Lee’s business tax reform proposal would help to boost S.F.’s revenues 

San Francisco is closer than ever to reforming its business tax code to better encourage job growth. Today’s system, which levies a
1.5 percent payroll tax on all businesses with a total payroll in excess of $250,000, has been scrutinized, studied and challenged for a decade, yet no alternative has come close to becoming a reality — until now.

Last week, Mayor Ed Lee and Board of Supervisors President David Chiu introduced a reform measure for the November ballot that will replace the payroll tax with a variable gross-receipts tax based on industry-specific rate schedules. Lee’s proposal is revenue neutral in taxation, but raises The City’s business registration fee revenues from $8 million to $21 million annually to fund affordable and workforce housing. While any change to The City’s tax code will create winners and losers, Lee is striving to create a tax that is broad-based, fair and equitable.

Unfortunately, some members of the Board of Supervisors are trying to hijack the process without any discussion with the business community. Last week, Supervisor John Avalos introduced a competing measure for the ballot. Like Lee’s proposal, this measure would transition The City to a gross-receipts tax, but it would increase some tax levels as well as raise license fee revenue by a staggering $40 million annually. Avalos’ measure would also eliminate existing payroll-tax exemptions for biotech, clean tech and mid-Market Street companies, just as they are successfully adding jobs to our city.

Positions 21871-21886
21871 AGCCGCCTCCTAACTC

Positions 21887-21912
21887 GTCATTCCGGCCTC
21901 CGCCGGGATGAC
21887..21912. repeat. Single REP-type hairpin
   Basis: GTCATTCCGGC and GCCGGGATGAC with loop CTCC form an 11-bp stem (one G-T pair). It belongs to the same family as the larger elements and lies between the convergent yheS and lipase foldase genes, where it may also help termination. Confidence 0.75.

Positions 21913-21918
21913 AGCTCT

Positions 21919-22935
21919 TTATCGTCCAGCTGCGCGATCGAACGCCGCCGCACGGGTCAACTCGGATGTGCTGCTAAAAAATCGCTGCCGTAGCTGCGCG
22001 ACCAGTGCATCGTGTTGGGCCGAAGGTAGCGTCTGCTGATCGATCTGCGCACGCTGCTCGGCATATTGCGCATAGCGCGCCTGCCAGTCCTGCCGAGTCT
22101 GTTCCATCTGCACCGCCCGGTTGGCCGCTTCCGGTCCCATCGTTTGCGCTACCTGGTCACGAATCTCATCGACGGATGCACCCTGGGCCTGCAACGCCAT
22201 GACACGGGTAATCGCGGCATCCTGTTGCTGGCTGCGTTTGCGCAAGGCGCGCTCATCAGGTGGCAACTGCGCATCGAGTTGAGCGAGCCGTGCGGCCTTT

Under the shroud of the sluggish economy and hoping to ride the coattails of the Occupy San Francisco movement, Avalos and his Service Employees International Union Local 1021 allies have launched a misinformation campaign to further their initiative. They claim that local businesses are not paying their fair share. They say local businesses are costing The City $40 million a year in lost revenue because of "lawsuits and loopholes." And they are spewing these myths online and on doorsteps across The City.

Nothing could be further from the truth. Last year, San Francisco collected more than $400 million in business taxes and license fees, the second-largest source of general-fund revenues and a 45 percent increase over 12 years, even while employment has fallen to less than 530,000 jobs over the same period. Over the past decade, The City’s tax collections have grown twice as fast as inflation, with the Bay Area CPI increasing an average of
2.5 percent per year while payroll tax collections have steadily increased 5 percent annually.

What’s more, San Francisco is collecting more business tax revenues today than ever in its history, and much more than most California cities. In fact, San Francisco collects as much from its payroll tax as Los Angeles does for its gross-receipts tax, though its economy is nearly four times larger than ours.

It’s time to set the record straight. San Francisco’s business tax collections are robust by any standard. Local businesses are providing thousands of jobs and contributing significantly to our city during these times of continued economic uncertainty. The opportunity for lasting business tax reform is now upon us. Let’s insist that Avalos and his allies don’t derail the process.


Steve Falk is president and CEO of the Chamber of Commerce.



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